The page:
Living with Lupus: An In-Depth Interview with Kennya Sanchez
What to know about Lupus
What are the biggest myths about Lupus?
That it’s all in your head. That was one of the biggest challenges I experienced myself.
Another myth is that different members of the same family cannot all have it. They can and it can show up differently for each one.
How do you get it?
Lupus is an autoimmune disease. What that means is that your body becomes confused and starts attacking its own tissues and organs. It can be hereditary, hormonal, or it can be due to environmental factors.
Why is it so hard to diagnose?
Symptoms can vary. Your body can respond differently to each flare up. Many times, Lupus is misdiagnosed as a different illness.
How is it different for children and adults?
I’m not sure how it’s different because I became aware of my own symptoms as an adult. I can imagine is more dangerous for a child.
I know that as a child I would have had less willpower to make the changes I made as an adult. By then, I had a clear understanding of why I needed to make lifestyle changes.
What were some of the symptoms you were experiencing before you were diagnosed with Lupus?
For a long time I was confused.
I felt numb, hazy, and I had a lot of pain throughout my whole body, both internally and externally.
I experienced severe headaches. I felt extremely weak. I bruised easily. I also had dry skin, rashes on face and body, mood swings due to the pain and internal fevers (ones that happen inside the body).
I also had unique symptoms that were hard to explain to the people around me. I could feel my organs palpitate. I had uncontrollable breathing. It almost felt like if I were to let go, I could let go of my life.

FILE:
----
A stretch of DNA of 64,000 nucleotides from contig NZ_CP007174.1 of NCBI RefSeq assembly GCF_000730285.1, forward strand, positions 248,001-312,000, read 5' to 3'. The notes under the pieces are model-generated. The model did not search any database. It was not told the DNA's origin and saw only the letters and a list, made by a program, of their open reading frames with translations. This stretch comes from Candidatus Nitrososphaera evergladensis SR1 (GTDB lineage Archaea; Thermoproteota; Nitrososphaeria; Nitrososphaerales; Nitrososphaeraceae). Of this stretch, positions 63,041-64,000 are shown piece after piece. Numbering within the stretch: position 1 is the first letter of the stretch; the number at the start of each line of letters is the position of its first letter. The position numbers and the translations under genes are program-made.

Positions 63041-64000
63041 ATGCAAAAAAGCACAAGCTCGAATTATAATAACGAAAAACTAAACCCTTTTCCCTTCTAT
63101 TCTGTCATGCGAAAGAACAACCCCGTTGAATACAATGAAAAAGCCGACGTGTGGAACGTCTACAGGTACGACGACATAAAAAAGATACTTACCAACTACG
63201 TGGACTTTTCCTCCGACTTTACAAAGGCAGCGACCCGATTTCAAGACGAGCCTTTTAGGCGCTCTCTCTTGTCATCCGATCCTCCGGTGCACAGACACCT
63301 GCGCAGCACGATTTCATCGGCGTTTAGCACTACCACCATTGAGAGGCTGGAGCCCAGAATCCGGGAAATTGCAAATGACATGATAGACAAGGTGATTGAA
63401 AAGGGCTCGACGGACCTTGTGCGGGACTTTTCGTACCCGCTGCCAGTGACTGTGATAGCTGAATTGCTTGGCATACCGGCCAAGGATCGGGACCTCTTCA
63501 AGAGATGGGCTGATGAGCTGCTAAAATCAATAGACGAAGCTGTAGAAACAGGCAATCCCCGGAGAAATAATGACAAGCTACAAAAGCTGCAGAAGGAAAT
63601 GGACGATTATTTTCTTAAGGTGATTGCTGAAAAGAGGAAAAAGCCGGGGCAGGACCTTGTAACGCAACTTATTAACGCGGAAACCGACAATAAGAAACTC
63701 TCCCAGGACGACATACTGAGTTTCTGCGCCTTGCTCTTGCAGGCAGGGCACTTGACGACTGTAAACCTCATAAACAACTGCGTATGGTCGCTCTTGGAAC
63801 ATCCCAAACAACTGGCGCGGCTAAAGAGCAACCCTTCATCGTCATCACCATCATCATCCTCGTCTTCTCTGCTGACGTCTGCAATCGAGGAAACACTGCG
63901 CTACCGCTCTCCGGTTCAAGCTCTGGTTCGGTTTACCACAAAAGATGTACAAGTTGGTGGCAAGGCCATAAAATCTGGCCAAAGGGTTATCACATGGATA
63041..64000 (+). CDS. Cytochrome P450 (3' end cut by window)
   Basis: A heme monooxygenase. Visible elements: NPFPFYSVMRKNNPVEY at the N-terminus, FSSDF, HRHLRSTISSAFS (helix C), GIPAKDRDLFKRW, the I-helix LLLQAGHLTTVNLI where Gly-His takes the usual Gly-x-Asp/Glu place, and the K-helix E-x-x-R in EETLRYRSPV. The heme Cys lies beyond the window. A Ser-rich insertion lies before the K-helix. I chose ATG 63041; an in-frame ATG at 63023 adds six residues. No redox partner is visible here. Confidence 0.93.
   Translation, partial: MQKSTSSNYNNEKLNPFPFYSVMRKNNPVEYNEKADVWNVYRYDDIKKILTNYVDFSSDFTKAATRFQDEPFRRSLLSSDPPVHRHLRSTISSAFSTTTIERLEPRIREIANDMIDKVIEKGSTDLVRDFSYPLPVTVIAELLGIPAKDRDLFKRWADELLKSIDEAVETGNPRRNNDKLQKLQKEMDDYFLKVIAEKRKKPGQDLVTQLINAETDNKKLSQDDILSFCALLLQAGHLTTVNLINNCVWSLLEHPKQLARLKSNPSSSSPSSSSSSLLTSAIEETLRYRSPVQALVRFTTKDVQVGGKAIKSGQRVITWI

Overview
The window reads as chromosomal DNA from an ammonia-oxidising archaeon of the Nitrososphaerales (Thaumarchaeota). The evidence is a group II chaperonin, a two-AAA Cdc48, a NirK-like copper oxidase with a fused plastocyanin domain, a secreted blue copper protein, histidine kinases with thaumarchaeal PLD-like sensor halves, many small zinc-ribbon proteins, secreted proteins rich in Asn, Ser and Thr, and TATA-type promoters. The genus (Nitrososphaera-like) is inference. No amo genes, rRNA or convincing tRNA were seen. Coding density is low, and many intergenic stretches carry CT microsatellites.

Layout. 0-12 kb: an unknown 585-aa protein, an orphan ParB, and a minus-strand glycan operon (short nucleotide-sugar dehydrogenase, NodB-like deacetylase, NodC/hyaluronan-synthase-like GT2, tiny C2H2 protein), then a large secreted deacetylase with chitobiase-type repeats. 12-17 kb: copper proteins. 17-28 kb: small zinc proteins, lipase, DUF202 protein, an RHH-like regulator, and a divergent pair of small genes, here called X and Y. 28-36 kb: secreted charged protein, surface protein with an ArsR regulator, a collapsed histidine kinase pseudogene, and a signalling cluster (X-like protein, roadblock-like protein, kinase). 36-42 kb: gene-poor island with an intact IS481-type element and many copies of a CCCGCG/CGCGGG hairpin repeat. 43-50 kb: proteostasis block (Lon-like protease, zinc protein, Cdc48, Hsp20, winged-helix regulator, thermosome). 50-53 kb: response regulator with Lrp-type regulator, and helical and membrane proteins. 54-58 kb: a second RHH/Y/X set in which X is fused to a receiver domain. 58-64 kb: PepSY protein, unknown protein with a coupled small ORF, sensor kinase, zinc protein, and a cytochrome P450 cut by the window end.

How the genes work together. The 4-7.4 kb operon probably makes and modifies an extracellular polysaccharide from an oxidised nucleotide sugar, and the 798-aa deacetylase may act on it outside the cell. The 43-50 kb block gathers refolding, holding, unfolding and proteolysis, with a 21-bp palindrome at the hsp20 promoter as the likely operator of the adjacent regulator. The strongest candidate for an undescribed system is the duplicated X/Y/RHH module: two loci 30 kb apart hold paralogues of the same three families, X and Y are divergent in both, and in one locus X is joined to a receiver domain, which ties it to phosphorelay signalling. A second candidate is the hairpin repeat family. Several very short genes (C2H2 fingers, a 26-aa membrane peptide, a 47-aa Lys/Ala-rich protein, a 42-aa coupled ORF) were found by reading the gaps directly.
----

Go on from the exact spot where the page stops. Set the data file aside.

How long had you been experiencing those symptoms?
I experienced symptoms like this as a child but they were very minor.
I remember mentioning to my mom that I felt like I wasn’t really here.
I remember feeling a lot of fatigue. Not always when I was young, but my symptoms got worse after having my first child.
What was it like to experience extreme fatigue?
It’s pretty crazy because you can’t do anything.
I remember just having to lay in bed, sometimes with tears in my eyes, because I couldn’t get up or do much with Christopher. I wondered if I was just lazy.
I had to do everything one step at a time.
Did you feel helpless when you were experiencing those symptoms?
Because I didn’t understand my symptoms and I couldn’t explain it to people. And I didn’t want people to think I was crazy.
At the time, I was working at Verizon. There were times where I would be at work, and I couldn’t help but cry because my body was palpitating. People were shocked to see me in that state and I didn’t even understand it myself.
What triggers a flare up?
Many things can cause flare ups.
Some of my triggers have been:
- Contact with chemicals, such as bleach or other cleaning products, paint thinners, and other harsh chemicals.
- Certain foods like gluten milk, too much sugar, and pork.
- Poor or disrupted sleep.